Psoriasis is a chronic inflammatory skin disease characterized by deregulated activation of immune cells and keratinocytes (1, 2). The pathophysiology of psoriasis includes hyperproliferation and abnormal differentiation of epidermal keratinocytes and dermal infiltration of multiple immune cells (1, 2). The interplay between immune cells and keratinocytes is crucial for the initiation and progression of psoriasis (3, 4) although detailed molecular mechanisms underlying the development of psoriasis need to be explored. Dendric cells (plasmacytoid and myeloid dendritic cells) contribute to the early stages of psoriasis, and activation of T cells, such as Th1, Th17, and Th22, plays a critical role during the chronic maintenance phase (1, 2).
Furthermore, keratinocytes reportedly participate in the initiation and progression of psoriasis (5, 6). Upon skin damage, keratinocytes secrete self-nucleotides and antimicrobial peptides, activating plasmacytoid dendritic cells (7), and release multiple proinflammatory cytokines via the toll-like receptor (TLR) 3 pathway (8, 9). During psoriasis progression, keratinocytes recruit immune cells by secreting chemokines and enhance inflammation by producing multiple inflammatory mediators (5, 6). Topical application of imiquimod (IMQ), a TLR7 agonist, has been reported to induce psoriasis-like lesions in mouse skin via the interleukin (IL)-23/IL-17 axis (10), which is used as a mouse model for psoriasis. Aldara is an IMQ cream formulation and frequently applied topically (11).
Retinoic acid receptor-related orphan receptor α (RORα) plays a diverse role in physiology, including brain development, circadian rhythm, metabolic pathways, and inflammation, by regulating transcription programs as transcription factors or corepressors (12). Although RORα was initially considered an orphan nuclear receptor, cholesterol, cholesterol sulfate, and other cholesterol derivatives have been suggested as putative endogenous ligands (13, 14). Subsequently, many natural and synthetic ligands have been developed to modulate RORα activity (15). RORα is highly expressed in the skin epithelium, with a potential role in promoting keratinocyte differentiation (16, 17). Furthermore, cholesterol sulfate was found to induce the expression of filaggrin, a differentiation marker protein, in human keratinocytes by activating RORα (18). SR1001, a synthetic inverse RORα/γ agonist, can alleviate inflammation, atopic dermatitis-related symptoms, and acute irritant dermatitis in mouse models (19). In the present study, we investigated the role of RORα in psoriasis progression using a mouse model with specific deletion of the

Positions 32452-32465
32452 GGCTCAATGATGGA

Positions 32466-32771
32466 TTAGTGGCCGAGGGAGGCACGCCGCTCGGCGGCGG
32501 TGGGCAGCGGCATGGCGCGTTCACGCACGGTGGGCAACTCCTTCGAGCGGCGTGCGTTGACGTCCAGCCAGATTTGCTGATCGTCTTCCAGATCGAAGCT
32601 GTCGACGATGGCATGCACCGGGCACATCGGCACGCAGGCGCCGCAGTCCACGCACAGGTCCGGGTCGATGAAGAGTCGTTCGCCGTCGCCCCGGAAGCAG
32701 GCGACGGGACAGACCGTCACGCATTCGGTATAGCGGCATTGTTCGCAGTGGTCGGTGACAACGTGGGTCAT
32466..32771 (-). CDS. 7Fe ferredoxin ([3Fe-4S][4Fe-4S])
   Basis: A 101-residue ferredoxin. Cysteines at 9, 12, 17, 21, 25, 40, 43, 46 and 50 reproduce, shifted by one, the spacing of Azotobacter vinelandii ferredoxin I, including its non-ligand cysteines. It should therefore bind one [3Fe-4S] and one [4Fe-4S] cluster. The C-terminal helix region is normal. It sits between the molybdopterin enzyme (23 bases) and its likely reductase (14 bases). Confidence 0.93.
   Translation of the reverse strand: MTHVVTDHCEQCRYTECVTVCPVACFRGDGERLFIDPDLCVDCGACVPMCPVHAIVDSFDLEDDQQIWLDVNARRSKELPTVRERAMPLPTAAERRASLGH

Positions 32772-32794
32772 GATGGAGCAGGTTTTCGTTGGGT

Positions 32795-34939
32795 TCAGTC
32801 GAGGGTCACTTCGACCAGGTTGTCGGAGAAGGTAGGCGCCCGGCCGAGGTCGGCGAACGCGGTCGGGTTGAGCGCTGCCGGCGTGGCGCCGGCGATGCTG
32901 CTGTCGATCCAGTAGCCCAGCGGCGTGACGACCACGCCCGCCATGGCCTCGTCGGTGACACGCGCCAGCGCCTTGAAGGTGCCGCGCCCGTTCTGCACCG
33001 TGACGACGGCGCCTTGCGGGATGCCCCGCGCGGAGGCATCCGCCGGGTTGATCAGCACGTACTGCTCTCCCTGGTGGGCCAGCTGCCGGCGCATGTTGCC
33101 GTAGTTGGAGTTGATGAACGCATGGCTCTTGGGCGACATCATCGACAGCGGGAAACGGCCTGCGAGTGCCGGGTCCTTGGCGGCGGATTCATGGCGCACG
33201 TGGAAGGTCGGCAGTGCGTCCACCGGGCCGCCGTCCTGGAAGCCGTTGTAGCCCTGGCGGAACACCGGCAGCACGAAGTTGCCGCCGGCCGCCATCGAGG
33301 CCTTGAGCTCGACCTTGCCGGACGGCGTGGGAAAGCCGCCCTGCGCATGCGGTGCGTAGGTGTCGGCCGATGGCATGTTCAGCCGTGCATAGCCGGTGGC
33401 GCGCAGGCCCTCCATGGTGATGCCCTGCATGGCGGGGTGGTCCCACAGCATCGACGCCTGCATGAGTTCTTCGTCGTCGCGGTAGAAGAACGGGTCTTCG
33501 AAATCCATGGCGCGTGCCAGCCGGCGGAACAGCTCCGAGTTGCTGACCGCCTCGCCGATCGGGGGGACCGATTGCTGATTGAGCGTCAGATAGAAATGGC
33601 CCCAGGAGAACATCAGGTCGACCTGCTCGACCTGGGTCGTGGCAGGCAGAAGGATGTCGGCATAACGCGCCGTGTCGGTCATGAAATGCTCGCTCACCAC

As no systematic analysis regarding the contribution of RORα in skin physiology has been reported, we established a mouse model containing a keratinocyte-specific
We performed immunostaining to detect
Given that epithelial cell hyperproliferation is a typical symptom of psoriasis, we examined keratinocyte proliferation in an IMQ-induced psoriasis-like condition. Keratinocyte proliferation was examined by comparing the epidermal expression of Ki67, a cell proliferation marker protein, in the dorsal skin of
We next addressed the inflammatory status of keratinocytes, given that chronic inflammation is another key factor in psoriasis progression. We isolated primary keratinocytes from the skin of newborn
Psoriasis is an autoimmune skin disease that involves T cell-mediated sustained inflammation during the chronic disease phase (1, 2). Epidermal keratinocytes reportedly play a pivotal role in the progression of psoriasis (5, 6). RORα, along with RORγ, has been identified as a key transcription factor in Th17 differentiation, a critical contributor to psoriasis progression (23). Moreover, a synthetic inverse RORα/γ agonist was found to be effective in treating atopic dermatitis and acute irritant dermatitis in mouse models (19).
It has been reported that RORα controls the expression of some keratinocyte genes, including keratin 1, keratin 10, involucrin, loricrin and filaggrin, and promotes keratinocyte differentiation in human keratinocytes (16). We also detected the decreased expression of certain genes in
STAT3 is considered a crucial transcription factor in the development and progression of psoriasis in terms of the activation of immune cells and keratinocytes (24). STAT3 contributes to the differentiation and activation of Th17 cells, as well as acts as a transcription factor in the response of keratinocytes to cytokines from immune cells (24). Additionally, activation of STAT3 is well known as the cause of hyperproliferation of keratinocytes in psoriasis (24). STAT3 inhibitor has been reported to reduce proliferation of normal human keratinocytes through downregulation of c-Myc and cyclin D1, and STAT3 inhibitor has been considered as a therapeutic target for the treatment of psoriasis (25). It has been reported that constitutive expression of active Stat3 in keratinocytes of mouse skin can induce a psoriasis-like skin phenotype (26). Furthermore, keratinocyte-specific inducible STAT3 knockout can reduce psoriasis-like symptoms and afford greater protection against psoriasis-like dermatitis than that of constitutive deletion of STAT3 in all T cells (27). Herein, we found that STAT3 activation (STAT3 phosphorylation) was significantly reduced in IMQ-treated
Materials and methods are described in Supplementary Information.
This work was supported by the Science Research Center Program (Cellular Heterogeneity Research Center, NRF-RS-2023-00207857) to KIK, and by the Basic Science Research Program (2020R111A1A01068126) to KCP, through the National Research Foundation of Korea (NRF) funded by the Ministry of Science and ICT (MSIT).
The authors have no conflicting interests.